357 Mass. 668

May 7, 1970 - June 12, 1970

Essex County


A municipality was not liable in tort to the owner of premises for alleged negligent failure to provide a water supply adequate to enable its fire department through use of its hydrants to contain or reduce a fire which damaged the premises.

TORT. Writ in the Superior Court dated June 27, 1969.

The action was heard by DeSaulnier, J., on a demurrer.

Richard P. Hamel for the plaintiffs.

John J. Ryan, III, City Solicitor (Ashod N. Amirian, Assistant City Solicitor, with him), for the defendant.

WILKINS, C.J. In this action of tort for negligence there were three substantially identical counts brought respectively by Reynolds Boat Company, Inc., Kenneth Reynolds, and Teresa Reynolds.

Each count alleged that the city "promise[d]" to and undertook to provide water for the plaintiff's use and "undertook to provide the plaintiff with adequate water to service hydrants in the area for whatever use the said hydrant should be put, that the defendant knew that the water service either it's [sic] conduits or pumping facilities were

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inadequate for providing the plaintiff with proper protection in the event of fire through the hydrant's use in that regardless of it's [sic] knowledge the defendant failed to properly maintain or to correct the inadequacies in the water pressure and or system running to the hydrant located nearest to the plaintiff's property." As a result of the defendant's negligence due to the inadequacies of the water supply the fire department of the city was unable to contain or reduce the effects of a fire on the plaintiff's property, to the damage of the plaintiff.

The defendant demurred to the declaration on the grounds that the allegations did not set forth a legal cause of action; that a municipal corporation cannot be sued in tort for the acts of its employees; and that a municipal corporation cannot be held liable for damage to property within its limits by a fire which it did not set because of its failure to provide or maintain an adequate supply of water or of sufficient pressure to extinguish the fire.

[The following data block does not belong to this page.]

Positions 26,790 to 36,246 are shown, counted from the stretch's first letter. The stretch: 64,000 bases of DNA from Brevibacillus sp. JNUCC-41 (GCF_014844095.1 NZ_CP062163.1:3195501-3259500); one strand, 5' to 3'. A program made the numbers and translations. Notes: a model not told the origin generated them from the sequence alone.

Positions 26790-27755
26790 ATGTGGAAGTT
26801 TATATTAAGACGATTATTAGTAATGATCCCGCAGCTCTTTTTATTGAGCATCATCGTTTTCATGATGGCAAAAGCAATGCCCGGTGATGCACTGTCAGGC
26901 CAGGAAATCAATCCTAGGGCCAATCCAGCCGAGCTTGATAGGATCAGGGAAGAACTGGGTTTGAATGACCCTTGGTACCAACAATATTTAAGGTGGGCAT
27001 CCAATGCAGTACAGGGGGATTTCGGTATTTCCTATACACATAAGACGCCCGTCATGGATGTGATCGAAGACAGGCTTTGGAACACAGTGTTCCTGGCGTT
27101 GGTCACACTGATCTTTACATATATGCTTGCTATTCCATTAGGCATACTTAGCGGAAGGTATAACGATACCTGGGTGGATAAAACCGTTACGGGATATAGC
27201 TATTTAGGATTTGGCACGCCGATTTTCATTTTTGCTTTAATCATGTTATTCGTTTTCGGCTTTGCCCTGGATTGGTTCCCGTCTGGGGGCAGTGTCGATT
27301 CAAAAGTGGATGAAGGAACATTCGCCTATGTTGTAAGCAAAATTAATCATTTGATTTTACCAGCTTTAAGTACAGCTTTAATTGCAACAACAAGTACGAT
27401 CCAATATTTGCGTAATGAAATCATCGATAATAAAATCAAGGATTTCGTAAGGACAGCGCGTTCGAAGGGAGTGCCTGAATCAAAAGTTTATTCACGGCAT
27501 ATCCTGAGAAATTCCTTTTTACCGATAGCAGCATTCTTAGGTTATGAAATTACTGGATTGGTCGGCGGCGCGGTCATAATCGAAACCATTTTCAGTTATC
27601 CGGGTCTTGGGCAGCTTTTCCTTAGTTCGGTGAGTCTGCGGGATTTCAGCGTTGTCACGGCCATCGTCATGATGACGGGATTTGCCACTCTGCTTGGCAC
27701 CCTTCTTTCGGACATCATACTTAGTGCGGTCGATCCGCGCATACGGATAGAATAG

The demurrer was sustained. The plaintiffs appealed.

The demurrer was rightly sustained. In short, there was no "promise" by the city as alleged in the declaration. We see no sound reason for overruling Tainter v. Worcester, 123 Mass. 311, where it was held that the city by providing fire protection made no contract with, and assumed no liability to, the owners of property to furnish water for the extinguishment of fires. At p. 317, it was said that the plaintiff "has no right of action against the city . . . for neglecting to maintain the hydrant, or for cutting off its supply of water." One ground of decision was that the waterworks "were, so far as related to safeguards against fire, to be erected and maintained by the city for the benefit of the public and without pecuniary compensation or emolument" (p. 316).

The principle that there is a distinction between the extent of the municipality's undertaking in the case of a governmental function, such as fire protection, and its undertaking in the case of a commercial function has continued to prevail in this Commonwealth. Galassi Mosaic & Tile Co. v.

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Boston, 295 Mass. 544, 551. Sloper v. Quincy, 301 Mass. 20, 23-24. Baumgardner v. Boston, 304 Mass. 100, 104-105. Galluzzi v. Beverly, 309 Mass. 135, 138. Harvard Furniture Co. v. Cambridge, 320 Mass. 227, 229. Gordon v. Medford, 331 Mass. 119, 123. See Boston Safe-Deposit & Trust Co. v. Salem Water Co. 94 Fed. 238, 240 (N. D. Ohio). Nothing is held to the contrary in Cole Drug Co. of Mass. v. Boston, 326 Mass. 199. See especially page 201. The same general principle continues to be widely observed elsewhere. Fairbanks v. Gilbertson, 16 Alaska, 590, 598. Stang v. Mill Valley, 38 Cal. 2d 486. Yowell v. Lebanon Waterworks Co. 254 Ky. 345, 347. Stevens v. Manchester, 81 N. H. 369. Springfield Fire & Marine Ins. Co. v. Kesseville, 148 N. Y. 46. Harrington v. Greenville, 159 N. C. 632. Taylor v. Devil's Lake, 87 N. W. 2d 401 (N. D.). Nashville Trust Co. v. Nashville, 182 Tenn. 545, 549.

Any change in the policy of this Commonwealth extending the undertaking of municipalities so as to create liability to individual property owners for damage caused by inadequacies in the system of fire protection, must lie with the Legislature.

Order sustaining defendant's demurrer affirmed.